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Interventions for Behavior Problems

  • Julie M. Bowen
  • William R. Jenson
  • Elaine Clark

Abstract

Several effective techniques are presented in this chapter that educators can use with an individual student, with a small group of students, or with an entire classroom. While many students learn and flourish in a well-structured classroom and do not require specific or intensive intervention to behave appropriately, students with behavior problems and/or emotional disabilities will require more support and may require more extrinsic motivation to develop appropriate academic, social, and compliant behaviors. The goal of these interventions is not simply behavior management or using rewards to control behavior, rather it is to help students improve behavior and develop internal motivation to succeed. Based on the definition of the term intervention described in Chapter 2, the research-validated procedures presented in this chapter include methods of teaching new skills, and/or manipulation of antecedents and consequences. They include a range of effective or combination of effective positive interventions such as group contingencies, self-management, differential reinforcement, token economies, peer tutoring, as well as some mild reductive techniques such as response-cost and time-out from reinforcement. A complete list of behavioral intervention terms, definitions, examples, and cautions for each are provided in Appendix B. When selecting an intervention, it is always important to try the most direct or simple approach first. When classroom disruption is the result of only one or two student’s misbehavior, the most appropriate intervention may be an individual intervention. When several students are misbehaving, class-wide interventions or group contingencies may be more effective. Most of the following interventions can be adapted for use with an individual student, a few students, or with the entire class.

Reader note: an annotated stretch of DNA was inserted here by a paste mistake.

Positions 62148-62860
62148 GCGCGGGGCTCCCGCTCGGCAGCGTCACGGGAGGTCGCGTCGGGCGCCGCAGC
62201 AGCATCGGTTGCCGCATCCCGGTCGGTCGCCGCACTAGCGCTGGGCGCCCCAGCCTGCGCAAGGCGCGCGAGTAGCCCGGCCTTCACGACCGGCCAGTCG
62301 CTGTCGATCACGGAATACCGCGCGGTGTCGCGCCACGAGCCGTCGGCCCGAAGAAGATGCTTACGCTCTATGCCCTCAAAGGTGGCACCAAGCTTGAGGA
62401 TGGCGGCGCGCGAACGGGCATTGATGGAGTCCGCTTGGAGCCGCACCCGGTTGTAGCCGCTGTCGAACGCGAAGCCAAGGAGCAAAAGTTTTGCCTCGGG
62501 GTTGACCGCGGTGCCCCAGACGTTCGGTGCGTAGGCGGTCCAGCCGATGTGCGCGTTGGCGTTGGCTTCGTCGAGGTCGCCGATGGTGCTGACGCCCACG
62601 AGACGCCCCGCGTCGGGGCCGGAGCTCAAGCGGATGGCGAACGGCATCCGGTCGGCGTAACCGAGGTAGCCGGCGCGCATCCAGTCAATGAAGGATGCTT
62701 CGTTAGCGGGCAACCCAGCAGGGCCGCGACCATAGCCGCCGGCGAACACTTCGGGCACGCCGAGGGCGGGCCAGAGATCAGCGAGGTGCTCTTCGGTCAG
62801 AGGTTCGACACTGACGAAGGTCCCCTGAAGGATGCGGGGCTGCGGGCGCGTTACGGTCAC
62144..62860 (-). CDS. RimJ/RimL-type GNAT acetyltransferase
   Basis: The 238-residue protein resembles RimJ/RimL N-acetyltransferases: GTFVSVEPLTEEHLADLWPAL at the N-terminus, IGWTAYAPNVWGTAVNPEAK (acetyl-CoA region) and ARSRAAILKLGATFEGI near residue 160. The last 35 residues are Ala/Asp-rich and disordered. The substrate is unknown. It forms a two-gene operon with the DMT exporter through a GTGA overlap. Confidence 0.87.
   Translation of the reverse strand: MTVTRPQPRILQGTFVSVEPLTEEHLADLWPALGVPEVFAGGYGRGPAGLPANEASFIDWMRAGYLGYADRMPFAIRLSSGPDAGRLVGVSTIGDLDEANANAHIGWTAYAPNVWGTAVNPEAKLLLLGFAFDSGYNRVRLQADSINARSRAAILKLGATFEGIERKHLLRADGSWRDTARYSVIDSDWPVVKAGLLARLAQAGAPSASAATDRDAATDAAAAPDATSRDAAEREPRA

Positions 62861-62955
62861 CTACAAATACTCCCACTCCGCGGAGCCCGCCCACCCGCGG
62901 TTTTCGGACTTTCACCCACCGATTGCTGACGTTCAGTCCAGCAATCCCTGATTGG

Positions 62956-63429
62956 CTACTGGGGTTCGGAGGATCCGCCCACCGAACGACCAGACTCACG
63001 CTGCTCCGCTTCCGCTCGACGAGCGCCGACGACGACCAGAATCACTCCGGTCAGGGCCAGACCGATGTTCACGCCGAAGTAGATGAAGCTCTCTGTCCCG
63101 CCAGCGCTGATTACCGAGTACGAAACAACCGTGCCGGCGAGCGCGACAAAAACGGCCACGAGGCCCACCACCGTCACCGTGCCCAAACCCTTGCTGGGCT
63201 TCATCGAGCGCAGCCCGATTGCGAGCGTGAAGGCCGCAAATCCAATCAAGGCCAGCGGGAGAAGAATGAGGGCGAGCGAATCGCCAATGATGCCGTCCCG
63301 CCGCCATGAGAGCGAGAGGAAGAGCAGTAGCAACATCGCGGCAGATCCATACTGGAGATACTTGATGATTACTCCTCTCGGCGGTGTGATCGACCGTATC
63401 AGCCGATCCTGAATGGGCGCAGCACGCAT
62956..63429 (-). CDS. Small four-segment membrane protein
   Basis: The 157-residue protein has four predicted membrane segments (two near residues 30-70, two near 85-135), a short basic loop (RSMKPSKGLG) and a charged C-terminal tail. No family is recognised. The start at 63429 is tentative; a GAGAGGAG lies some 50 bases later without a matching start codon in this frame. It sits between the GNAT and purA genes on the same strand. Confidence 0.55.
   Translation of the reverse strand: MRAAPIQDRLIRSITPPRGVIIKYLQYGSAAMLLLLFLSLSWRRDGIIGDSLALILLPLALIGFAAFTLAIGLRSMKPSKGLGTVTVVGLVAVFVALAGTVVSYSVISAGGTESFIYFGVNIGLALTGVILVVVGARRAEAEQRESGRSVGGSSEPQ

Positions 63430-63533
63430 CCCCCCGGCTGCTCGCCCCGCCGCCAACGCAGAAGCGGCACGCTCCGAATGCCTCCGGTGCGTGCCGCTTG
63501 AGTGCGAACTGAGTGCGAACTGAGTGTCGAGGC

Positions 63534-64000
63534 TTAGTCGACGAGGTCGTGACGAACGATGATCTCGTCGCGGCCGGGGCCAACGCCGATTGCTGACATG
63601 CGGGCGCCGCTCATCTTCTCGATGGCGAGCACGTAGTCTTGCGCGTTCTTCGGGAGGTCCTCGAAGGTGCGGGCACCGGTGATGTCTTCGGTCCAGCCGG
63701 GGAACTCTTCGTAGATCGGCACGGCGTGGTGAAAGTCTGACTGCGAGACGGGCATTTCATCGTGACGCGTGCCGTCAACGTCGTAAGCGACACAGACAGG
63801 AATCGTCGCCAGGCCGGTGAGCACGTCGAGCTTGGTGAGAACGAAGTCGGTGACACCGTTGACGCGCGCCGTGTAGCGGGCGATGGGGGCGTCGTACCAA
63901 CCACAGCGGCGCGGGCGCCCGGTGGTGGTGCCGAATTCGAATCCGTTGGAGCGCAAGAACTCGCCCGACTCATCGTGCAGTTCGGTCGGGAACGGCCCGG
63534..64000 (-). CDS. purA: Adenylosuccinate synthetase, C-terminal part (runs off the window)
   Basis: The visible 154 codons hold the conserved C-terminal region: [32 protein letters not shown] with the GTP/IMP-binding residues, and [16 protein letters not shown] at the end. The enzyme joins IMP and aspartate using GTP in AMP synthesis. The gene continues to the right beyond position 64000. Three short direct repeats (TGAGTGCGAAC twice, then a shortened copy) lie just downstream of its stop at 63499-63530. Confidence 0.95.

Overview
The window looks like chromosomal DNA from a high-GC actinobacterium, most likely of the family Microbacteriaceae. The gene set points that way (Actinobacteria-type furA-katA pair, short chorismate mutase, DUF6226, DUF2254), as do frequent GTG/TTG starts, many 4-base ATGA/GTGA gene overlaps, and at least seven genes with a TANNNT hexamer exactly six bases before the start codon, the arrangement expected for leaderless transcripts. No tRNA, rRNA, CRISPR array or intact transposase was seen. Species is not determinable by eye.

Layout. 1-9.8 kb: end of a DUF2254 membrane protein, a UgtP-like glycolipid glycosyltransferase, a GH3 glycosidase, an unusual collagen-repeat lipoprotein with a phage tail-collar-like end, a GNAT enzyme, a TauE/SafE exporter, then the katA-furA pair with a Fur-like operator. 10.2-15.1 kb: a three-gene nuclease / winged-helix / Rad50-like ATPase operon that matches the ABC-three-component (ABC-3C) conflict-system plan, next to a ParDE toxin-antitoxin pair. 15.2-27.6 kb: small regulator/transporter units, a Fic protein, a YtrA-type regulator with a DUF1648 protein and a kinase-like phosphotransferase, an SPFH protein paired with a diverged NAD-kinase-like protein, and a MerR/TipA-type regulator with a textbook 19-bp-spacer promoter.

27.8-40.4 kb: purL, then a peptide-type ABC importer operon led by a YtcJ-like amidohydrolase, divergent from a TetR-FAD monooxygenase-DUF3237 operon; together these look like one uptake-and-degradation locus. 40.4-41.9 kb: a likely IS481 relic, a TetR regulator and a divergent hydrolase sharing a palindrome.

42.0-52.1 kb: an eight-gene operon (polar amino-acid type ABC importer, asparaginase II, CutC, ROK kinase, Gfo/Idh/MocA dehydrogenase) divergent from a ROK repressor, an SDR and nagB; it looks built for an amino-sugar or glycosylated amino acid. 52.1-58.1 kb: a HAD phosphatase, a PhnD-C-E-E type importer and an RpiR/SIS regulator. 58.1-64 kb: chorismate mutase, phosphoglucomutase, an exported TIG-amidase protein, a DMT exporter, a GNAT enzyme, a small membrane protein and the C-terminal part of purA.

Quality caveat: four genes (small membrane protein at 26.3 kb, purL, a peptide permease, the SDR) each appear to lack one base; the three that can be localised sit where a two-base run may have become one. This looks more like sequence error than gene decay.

Keywords

Behavior Problem Disruptive Behavior Target Behavior Class Period Happy Face 
These keywords were added by machine and not by the authors. This process is experimental and the keywords may be updated as the learning algorithm improves.

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Copyright information

© Springer Science+Business Media New York 2004

Authors and Affiliations

  • Julie M. Bowen
    • 1
  • William R. Jenson
    • 2
  • Elaine Clark
    • 2
  1. 1.Jordan School DistrictUniversity of UtahUSA
  2. 2.University of UtahSalt Lake CityUSA

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